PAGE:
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Spring 2001 Vol. 1 No. 1

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Jump-starting an Appreciation for Science


Photo by Andrew Pope As an entomologist who is a dyed-in-the-wool supporter of science literacy, I've made it a point never to refuse an invitation from the community to speak about insects. Over the past 20 years, I've given presentations for school groups ranging from preschool to college, nature centers, day camps, Brownie and Cub Scout troops, garden clubs, herb societies, and science teachers associations. Perhaps more surprisingly, I've even managed to work insects into talks before groups like ladies' clubs, medical societies, and nursing homes. The key to success is to relate whatever you'd like to say to something that resonates with your audience.

Perhaps the most successful application of this philosophy has been the Insect Fear Film Festival, now in its 18th year at the University of Illinois. The basic idea of the festival has been to showcase Hollywood films featuring fearsome and threatening insects and to explain to our audience why what they see on the screen can't possibly happen. In this way, scientific information can be presented in an entertaining context. At each festival, we show two or three feature-length films interspersed with animated shorts. The audience also is invited to handle a variety of live specimens -- kind of a "meet the stars" opportunity -- which invariably includes tarantulas (not insects, but crowd-pleasers nonetheless), hissing cockroaches, and tobacco hornworms, among many others, as well as to see displays of preserved specimens. After a few years, the festivals began to be organized around particular themes -- spiders, grasshoppers, social insects, cockroaches, and flies. We also began to hold the festival in conjunction with other events like a children's insect art contest and a thematically relevant blood drive during the 1999 mosquito film festival.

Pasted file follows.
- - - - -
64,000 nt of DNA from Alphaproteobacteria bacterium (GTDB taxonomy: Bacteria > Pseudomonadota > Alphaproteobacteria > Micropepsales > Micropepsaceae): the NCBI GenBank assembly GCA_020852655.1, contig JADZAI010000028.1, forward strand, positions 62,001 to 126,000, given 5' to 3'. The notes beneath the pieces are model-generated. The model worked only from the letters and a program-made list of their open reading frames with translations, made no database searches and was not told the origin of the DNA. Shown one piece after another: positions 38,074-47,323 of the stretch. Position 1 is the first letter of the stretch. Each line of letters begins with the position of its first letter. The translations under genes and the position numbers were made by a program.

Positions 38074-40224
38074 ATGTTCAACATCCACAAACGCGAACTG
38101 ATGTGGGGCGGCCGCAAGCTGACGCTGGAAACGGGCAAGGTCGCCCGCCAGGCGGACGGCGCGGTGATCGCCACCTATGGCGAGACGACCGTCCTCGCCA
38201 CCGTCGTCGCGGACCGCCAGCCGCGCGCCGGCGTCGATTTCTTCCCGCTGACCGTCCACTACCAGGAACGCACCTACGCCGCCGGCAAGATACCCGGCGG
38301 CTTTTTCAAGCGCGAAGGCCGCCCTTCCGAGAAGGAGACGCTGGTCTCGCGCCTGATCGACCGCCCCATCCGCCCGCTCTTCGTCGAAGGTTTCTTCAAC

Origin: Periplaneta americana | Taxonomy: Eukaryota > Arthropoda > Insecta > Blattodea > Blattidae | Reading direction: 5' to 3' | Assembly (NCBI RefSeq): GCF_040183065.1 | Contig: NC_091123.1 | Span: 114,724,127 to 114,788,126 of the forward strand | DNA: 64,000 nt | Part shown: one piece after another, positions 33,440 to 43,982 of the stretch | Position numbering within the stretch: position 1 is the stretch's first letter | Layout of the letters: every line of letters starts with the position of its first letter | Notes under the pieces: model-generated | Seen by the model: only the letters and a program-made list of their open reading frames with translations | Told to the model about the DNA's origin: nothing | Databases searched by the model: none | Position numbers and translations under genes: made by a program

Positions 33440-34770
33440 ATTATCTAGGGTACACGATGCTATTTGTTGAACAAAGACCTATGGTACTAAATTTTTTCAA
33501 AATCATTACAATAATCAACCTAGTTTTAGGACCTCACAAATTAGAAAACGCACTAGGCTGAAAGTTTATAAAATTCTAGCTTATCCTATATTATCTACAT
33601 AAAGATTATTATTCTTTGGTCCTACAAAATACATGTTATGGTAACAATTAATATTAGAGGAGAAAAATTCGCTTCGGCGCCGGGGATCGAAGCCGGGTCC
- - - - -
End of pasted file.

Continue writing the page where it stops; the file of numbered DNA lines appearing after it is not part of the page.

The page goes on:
All told, we have shown 41 different feature films and more than 40 shorts in the name of public education, routinely drawing crowds of a thousand or more. Today, public outreach activities sponsored by university entomology departments are commonplace and movies are elements of many. Insects remain the one familiar and conspicuous group that seems to be politically correct to hate and Hollywood has shown no inclination to stop producing bad insect science fiction films. These movies present a terrific opportunity to provide people with a learning experience that's nontraditional and fun.

May Berenbaum heads the department of entomology at the University of Illinois at Urbana-Champaign, and has written several books on the subject. She is a member of the National Academy of Sciences, a fellow of the American Association for the Advancement of Science, and a fellow of the American Academy of Arts and Sciences.

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Copyright 2001 by the National Academy of Sciences